One final post after taking in a great movie, 'Taken,' starring Liam Nissen. Well, the French won't like it, as the film conjures up the impression that American girls landing in Paris for summer vacations are going to be snatched by Albanians and sold for ransom, with the French police complicit in the affair, and looking the other way. But I digress.
An Egyptian appeals court on Saturday overturned prison sentences given to four editors in 2007 for defaming senior members of Egypt’s ruling party, including President Mubarak and his son, judiciary officials said.
The Cairo court still ruled that each newspaper editor must pay a fine of 20,000 Egyptian pounds, or almost $3,600. That is a lot better than what the lower court had done, sentencing the editors to a year in prison for publishing several articles that it thought damaged the reputations of the president and members of the governing National Democratic Party.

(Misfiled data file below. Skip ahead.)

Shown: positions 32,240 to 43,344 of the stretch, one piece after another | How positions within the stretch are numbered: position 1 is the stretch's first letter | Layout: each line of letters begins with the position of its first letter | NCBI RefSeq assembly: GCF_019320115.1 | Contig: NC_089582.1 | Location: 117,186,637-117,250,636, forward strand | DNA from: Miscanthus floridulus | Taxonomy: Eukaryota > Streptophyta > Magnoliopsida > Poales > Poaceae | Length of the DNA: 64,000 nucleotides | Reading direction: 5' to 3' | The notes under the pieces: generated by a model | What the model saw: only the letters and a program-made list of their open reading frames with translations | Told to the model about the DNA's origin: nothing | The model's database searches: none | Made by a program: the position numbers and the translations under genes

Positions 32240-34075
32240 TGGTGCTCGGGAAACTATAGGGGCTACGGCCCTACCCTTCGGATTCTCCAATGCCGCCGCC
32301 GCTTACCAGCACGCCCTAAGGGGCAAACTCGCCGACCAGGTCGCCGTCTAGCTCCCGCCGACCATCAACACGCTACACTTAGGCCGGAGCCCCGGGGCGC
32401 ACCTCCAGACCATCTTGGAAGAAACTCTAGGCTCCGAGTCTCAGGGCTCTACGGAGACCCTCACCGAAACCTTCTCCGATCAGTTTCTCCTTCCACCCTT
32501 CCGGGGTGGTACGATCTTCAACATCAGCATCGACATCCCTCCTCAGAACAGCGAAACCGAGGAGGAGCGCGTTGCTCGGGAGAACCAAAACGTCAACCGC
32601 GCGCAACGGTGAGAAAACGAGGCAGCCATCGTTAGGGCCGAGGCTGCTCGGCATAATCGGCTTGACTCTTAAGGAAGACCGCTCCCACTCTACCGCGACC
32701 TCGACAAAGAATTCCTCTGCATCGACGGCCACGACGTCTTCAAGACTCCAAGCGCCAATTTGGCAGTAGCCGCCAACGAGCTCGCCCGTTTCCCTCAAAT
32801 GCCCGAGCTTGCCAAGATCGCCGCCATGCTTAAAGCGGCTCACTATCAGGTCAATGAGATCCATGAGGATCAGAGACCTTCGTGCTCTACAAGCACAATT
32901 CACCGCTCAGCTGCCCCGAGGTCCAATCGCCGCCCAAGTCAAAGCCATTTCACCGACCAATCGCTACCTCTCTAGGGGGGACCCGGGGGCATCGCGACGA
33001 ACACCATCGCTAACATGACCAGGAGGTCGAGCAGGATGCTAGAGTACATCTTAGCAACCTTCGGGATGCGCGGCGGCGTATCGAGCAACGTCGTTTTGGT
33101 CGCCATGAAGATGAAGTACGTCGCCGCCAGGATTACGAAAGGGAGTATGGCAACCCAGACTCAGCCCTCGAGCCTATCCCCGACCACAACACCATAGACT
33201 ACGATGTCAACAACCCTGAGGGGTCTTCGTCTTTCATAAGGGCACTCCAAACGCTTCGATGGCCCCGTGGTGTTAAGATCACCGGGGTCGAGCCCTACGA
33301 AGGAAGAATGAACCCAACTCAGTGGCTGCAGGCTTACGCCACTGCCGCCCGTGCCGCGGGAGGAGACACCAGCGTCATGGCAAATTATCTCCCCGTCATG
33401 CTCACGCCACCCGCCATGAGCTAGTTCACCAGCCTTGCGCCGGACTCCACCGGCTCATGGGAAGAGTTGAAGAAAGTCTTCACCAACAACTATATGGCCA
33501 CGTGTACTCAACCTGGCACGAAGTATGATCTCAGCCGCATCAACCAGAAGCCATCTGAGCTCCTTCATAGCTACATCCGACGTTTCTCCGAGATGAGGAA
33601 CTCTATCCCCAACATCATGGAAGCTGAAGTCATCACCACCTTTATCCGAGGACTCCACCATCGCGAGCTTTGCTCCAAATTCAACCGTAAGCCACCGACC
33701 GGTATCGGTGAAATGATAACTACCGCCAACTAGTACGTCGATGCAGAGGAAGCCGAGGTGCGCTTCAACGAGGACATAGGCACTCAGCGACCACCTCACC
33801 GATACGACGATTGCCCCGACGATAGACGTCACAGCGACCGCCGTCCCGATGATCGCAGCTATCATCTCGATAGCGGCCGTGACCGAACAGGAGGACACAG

That decision was one of several in Egypt in recent years that have come close to putting prominent journalists behind bars on publishing offenses. While they were free pending appeal, there is no Bill of Rights in Egypt; no first amendment, and no John Peter Zenger, apparently. We have a unique set of rights in America, and we have to more than just celebrate them. We must protect them.
Perhaps the Florida Bar Rules Committee should take a refresher course on why the First Amendment is in place, and do more to protect it than they do now. The way they are coming down on individuals who criticize the judiciary, you get the feeling they can't see the forest from the trees.
You get the feeling that the Florida Bar is more concerned with protecting the person wearing the robe than the principles that very person is supposed to protect.